Type 2 diabetes, the most common type of diabetes, is a disease that occurs when your blood glucose, also called blood sugar, is too high. Blood glucose is your main source of energy and comes mainly from the food you eat. Insulin, a hormone made by the pancreas, helps glucose get into your cells to be used for energy. In type 2 diabetes, your body doesn’t make enough insulin or doesn’t use insulin well. Too much sugar then remains in your bloodstream, and not enough reaches your cells.
The fantastic news is that you can take steps to block or delay the development of type 2 diabetes.
Who is more likely to develop type 2 diabetes?
You can develop type 2 diabetes at any age, even during childhood. However, type 2 diabetes occurs most often in middle-aged and older people. You’re more likely to develop type 2 diabetes if you are age 45 or older, have a family history of diabetes, or are overweight or obese. Diabetes is more common in Individuals who are African American, Hispanic/Latino, American Indian, Asian American, or Pacific Islander.
Physical inactivity and particular health problems like high blood pressure affect your odds of developing type 2 diabetes. You’re also more likely to develop type 2 diabetes if you have prediabetes or had gestational diabetes when you were pregnant. Learn more about risk factors for type 2 diabetes.
What are the symptoms of diabetes?
Symptoms of diabetes include
Numbness or tingling in the feet or hands
sores that do not heal
unexplained weight loss
Symptoms of type 2 diabetes often develop slowly–over the course of many years–and can be so mild that you may not even notice them. Many individuals don’t have any symptoms. Some people do not find out they have the disease until they have diabetes-related health issues, such as blurred vision or cardiovascular disease.
What causes type 2 diabetes?
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Overweight and obesity
How do health care professionals diagnose type 2 diabetes?
Your health care professional can diagnose type 2 diabetes based on blood tests. Learn more about blood tests for diabetes and what the results mean.
How do I handle my type 2 diabetes?
Managing your blood glucose, blood pressure, and cholesterol, and quitting smoking if you smoke, are important ways to manage your type 2 diabetes. Lifestyle changes that include planning healthy meals, limiting calories if you are overweight, and being physically active are also part of managing your diabetes. So is taking any prescribed drugs. Work with your healthcare team to create a diabetes care plan that works for you.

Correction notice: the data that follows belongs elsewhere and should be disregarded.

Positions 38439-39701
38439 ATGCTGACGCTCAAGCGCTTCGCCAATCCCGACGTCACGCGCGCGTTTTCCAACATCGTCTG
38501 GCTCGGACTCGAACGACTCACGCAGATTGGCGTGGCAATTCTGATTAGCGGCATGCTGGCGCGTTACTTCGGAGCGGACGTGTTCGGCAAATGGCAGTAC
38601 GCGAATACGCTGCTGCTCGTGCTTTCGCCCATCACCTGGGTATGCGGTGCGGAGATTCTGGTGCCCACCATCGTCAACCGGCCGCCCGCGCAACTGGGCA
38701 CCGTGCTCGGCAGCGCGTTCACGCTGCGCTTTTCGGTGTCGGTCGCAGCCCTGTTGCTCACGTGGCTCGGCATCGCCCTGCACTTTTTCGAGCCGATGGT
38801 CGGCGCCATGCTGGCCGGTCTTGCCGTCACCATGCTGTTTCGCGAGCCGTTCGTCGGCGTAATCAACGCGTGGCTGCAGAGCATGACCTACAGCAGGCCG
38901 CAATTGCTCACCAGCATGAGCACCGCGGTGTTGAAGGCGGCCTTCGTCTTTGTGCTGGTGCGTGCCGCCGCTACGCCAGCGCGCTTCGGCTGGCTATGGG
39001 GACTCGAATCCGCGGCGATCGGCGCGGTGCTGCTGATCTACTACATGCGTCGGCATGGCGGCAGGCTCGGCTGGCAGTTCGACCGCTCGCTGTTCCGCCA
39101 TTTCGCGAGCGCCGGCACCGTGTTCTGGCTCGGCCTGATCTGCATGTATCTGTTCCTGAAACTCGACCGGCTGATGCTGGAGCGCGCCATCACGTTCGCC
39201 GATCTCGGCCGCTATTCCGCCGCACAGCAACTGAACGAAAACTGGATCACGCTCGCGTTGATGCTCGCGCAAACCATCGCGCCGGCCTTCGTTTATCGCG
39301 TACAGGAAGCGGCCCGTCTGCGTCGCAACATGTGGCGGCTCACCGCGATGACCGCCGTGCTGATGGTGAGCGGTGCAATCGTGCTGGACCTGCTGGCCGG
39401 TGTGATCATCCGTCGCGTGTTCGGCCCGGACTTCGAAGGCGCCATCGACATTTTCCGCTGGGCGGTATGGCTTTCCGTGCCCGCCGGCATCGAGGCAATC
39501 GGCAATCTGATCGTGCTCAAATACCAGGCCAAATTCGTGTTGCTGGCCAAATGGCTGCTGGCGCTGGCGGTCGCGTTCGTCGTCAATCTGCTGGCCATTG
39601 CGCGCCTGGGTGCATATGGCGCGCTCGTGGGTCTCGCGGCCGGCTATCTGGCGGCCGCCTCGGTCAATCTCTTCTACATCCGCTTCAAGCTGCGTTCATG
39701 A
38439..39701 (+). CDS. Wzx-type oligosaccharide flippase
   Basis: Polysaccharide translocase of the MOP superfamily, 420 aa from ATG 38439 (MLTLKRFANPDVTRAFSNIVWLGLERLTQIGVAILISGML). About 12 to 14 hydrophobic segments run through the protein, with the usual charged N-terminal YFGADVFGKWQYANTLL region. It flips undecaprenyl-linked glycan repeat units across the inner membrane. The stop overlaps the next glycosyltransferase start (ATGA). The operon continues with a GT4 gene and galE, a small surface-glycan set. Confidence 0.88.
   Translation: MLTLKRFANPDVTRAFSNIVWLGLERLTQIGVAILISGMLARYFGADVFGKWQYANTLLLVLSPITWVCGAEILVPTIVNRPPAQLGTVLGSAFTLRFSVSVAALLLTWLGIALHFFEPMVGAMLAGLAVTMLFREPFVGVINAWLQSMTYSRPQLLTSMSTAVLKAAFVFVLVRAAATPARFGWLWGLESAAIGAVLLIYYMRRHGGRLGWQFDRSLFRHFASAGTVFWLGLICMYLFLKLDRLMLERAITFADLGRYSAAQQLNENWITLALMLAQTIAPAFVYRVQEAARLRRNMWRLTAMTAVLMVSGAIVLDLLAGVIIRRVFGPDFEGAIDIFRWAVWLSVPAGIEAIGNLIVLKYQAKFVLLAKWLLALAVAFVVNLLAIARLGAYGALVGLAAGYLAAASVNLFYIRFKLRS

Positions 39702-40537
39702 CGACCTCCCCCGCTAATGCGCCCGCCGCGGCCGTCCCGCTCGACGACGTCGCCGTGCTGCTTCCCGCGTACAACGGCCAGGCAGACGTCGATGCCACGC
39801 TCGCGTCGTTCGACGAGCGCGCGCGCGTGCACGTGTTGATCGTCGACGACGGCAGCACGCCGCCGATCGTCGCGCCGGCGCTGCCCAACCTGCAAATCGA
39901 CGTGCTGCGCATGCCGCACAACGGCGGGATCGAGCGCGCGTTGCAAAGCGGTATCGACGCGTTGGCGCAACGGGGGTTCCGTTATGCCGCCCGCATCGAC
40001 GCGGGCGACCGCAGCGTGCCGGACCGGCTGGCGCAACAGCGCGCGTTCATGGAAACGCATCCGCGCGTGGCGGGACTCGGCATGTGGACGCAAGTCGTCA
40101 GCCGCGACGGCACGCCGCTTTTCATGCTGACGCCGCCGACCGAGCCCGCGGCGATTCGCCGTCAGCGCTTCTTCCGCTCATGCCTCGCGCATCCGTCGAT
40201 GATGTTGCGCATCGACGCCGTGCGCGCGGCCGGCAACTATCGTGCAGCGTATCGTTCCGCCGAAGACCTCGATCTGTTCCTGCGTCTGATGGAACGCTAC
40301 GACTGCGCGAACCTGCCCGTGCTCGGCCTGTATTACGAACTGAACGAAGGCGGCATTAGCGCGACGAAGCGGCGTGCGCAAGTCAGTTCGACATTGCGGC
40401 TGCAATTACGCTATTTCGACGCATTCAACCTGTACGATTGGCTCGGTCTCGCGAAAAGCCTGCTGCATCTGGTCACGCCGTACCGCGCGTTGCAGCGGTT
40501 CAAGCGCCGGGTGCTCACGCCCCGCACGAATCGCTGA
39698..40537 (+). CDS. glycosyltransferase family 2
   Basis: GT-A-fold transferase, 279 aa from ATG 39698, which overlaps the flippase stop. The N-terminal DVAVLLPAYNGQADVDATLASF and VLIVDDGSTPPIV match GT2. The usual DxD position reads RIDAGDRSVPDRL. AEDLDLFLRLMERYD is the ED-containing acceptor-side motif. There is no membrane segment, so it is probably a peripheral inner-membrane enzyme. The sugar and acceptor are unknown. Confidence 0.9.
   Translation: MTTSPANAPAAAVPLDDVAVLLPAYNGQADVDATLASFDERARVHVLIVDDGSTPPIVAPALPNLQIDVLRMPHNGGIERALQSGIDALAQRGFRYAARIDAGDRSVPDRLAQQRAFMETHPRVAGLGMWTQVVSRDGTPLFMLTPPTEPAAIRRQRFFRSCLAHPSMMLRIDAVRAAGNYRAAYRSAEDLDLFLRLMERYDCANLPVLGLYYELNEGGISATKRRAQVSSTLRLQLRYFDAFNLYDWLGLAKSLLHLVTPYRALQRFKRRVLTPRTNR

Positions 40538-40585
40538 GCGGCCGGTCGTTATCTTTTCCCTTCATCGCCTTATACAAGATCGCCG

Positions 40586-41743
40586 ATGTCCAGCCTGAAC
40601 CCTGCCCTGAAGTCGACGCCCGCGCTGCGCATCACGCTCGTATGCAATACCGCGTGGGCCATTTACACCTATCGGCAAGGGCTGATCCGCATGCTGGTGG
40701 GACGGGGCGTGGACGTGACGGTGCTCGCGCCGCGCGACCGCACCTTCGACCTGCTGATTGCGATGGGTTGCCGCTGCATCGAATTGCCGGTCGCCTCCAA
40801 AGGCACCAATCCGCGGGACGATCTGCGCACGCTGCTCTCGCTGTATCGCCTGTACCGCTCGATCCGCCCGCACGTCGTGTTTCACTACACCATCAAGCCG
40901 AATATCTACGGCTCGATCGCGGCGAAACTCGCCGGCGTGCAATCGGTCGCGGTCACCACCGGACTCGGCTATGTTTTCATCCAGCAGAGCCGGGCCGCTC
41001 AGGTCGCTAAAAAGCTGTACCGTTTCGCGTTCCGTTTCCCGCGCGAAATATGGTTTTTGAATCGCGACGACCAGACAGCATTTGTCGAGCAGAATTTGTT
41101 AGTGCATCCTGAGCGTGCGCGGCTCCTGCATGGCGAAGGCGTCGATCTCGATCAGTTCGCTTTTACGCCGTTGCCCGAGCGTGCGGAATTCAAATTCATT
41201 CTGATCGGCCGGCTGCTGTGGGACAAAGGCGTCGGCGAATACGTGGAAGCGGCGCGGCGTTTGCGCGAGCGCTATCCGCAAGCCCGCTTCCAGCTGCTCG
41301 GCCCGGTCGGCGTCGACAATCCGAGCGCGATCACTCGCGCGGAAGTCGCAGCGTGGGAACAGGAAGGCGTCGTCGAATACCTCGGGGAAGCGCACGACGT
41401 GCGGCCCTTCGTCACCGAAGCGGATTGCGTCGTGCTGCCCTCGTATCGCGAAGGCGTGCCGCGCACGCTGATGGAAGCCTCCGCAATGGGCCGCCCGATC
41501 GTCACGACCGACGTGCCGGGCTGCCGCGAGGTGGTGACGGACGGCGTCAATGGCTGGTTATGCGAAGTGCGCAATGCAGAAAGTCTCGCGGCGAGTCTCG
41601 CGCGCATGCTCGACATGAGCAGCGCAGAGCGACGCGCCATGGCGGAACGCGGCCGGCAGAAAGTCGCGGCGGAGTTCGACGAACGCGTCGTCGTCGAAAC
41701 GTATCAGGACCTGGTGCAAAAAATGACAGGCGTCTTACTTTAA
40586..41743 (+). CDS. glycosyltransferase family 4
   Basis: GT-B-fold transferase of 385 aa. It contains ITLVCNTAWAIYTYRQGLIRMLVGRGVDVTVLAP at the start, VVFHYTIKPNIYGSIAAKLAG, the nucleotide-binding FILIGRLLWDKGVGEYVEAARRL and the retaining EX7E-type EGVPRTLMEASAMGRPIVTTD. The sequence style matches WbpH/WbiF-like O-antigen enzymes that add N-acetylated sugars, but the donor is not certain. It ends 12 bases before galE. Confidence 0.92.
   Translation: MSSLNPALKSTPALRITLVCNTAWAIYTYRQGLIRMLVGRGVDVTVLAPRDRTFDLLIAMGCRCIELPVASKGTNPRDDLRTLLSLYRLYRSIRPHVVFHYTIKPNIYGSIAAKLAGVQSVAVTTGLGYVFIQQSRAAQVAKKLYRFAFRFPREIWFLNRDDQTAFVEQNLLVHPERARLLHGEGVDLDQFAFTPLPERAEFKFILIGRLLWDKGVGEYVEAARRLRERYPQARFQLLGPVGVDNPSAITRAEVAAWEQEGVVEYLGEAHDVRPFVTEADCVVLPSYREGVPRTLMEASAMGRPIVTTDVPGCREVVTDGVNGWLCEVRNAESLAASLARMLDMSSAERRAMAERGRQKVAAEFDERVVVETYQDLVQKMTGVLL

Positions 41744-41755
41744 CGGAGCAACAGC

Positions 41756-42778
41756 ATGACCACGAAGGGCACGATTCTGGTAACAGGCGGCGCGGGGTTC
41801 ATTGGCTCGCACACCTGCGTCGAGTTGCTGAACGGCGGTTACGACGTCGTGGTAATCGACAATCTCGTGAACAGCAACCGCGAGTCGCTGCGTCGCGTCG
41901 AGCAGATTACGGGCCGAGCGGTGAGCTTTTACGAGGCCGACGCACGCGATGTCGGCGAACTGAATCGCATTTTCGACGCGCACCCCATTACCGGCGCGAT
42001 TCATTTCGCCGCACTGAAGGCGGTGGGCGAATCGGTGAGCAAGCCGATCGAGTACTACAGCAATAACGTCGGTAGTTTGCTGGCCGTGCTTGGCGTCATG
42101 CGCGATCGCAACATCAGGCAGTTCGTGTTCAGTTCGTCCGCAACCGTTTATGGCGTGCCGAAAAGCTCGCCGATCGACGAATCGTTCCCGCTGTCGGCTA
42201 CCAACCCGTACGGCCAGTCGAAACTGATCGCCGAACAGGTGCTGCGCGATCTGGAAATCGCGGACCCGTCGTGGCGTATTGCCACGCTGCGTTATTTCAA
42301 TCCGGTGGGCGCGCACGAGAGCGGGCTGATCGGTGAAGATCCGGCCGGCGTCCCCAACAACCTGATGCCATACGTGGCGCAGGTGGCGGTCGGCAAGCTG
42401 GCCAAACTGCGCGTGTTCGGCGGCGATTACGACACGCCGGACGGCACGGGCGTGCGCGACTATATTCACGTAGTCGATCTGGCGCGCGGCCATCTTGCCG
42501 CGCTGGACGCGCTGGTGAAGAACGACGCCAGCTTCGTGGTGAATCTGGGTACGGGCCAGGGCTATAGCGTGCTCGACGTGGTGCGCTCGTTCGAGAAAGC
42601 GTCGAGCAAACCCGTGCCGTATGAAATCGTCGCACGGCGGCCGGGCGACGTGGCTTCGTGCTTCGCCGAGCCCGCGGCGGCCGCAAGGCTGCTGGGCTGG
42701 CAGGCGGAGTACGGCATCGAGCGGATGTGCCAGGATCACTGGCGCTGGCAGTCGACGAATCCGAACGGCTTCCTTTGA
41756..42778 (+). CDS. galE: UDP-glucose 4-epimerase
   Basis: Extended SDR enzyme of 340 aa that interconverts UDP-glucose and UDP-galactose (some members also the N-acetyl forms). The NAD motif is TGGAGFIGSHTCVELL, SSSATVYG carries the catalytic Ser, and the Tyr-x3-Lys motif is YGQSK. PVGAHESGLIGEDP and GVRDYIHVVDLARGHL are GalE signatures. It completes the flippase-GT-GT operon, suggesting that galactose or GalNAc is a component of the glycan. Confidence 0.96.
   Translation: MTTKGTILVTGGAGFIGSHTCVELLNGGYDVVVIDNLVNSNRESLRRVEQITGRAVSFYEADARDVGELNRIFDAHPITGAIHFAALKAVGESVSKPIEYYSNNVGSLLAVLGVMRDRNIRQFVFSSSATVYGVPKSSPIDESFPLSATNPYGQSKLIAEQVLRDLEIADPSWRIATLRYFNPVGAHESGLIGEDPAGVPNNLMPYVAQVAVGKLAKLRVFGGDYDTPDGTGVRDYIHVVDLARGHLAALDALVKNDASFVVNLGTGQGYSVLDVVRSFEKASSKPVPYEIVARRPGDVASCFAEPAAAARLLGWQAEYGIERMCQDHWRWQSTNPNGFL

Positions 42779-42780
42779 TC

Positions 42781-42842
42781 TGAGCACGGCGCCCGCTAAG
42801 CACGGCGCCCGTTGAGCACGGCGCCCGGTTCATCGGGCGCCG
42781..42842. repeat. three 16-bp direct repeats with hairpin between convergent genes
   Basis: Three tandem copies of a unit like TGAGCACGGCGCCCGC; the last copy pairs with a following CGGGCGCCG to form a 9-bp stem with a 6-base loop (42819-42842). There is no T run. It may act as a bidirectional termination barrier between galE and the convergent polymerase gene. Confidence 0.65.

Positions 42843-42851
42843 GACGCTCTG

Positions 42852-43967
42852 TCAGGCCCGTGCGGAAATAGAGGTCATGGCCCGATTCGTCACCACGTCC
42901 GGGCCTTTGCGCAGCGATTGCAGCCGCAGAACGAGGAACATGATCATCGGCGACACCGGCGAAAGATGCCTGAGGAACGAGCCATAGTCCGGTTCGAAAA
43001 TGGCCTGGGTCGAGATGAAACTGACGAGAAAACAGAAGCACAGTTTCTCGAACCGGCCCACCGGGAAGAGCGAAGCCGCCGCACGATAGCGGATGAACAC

What medicines do I need to take care of my type 2 diabetes?
Together with following your diabetes care plan, you may need diabetes medicines, which might consist of drugs or pills you inject under your skin, like insulin. Over time, you might need more than 1 diabetes medicine to manage your blood glucose. Even if you don’t take insulin, you might need it at particular times, like during pregnancy or if you’re in the hospital. You also may need medicines for hypertension, high cholesterol, or other conditions.
Learn more about medicines, insulin, and other diabetes treatments.
Following a fantastic diabetes care plan can help protect against many diabetes-related health issues. However, if not managed, diabetes can lead to problems like
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gum disease and other dental problems
Sexual and bladder Issues
Many people with type 2 diabetes have also nonalcoholic fatty liver disease (NAFLD). Losing weight if you are overweight or obese can improve NAFLD. Diabetes is also linked to other health problems such as sleep apnea, depression, some types of cancer, and dementia .
You can take steps to lower your likelihood of developing these diabetes-related health problems.
How can I decrease my chances of developing type 2 diabetes?
Research like the Diabetes Prevention Program , sponsored by the National Institutes of Health, has shown that you can take action to reduce your chances of developing type 2 diabetes if you have risk factors for the disease. Here are some things you can do to lower your risk:
Shed weight if you’re overweight, and keep it off. You might be able to prevent or delay diabetes by losing 5 to 7 percent of your current weight.1 for example, if you weigh 200 pounds, your goal would be to drop about 10 to 14 pounds.
Move more. Get at least 30 minutes of physical activity, such as walking, at least 5 days per week. When you haven’t been active, speak to your health care professional about which activities are best. Start slowly and build up to your goal.
Eat healthful foods. Eat smaller portions to minimize the number of calories you consume each day and help you lose weight. Choosing foods with less fat is another way to reduce calories. Drink water instead of sweetened beverages.
Ask your health care team what other changes you can make to prevent or delay type 2 diabetes.
Most often, your best chance for preventing type 2 diabetes is to make lifestyle changes that work for you long term. Get started with Your Game Plan to Prevent Type 2 Diabetes.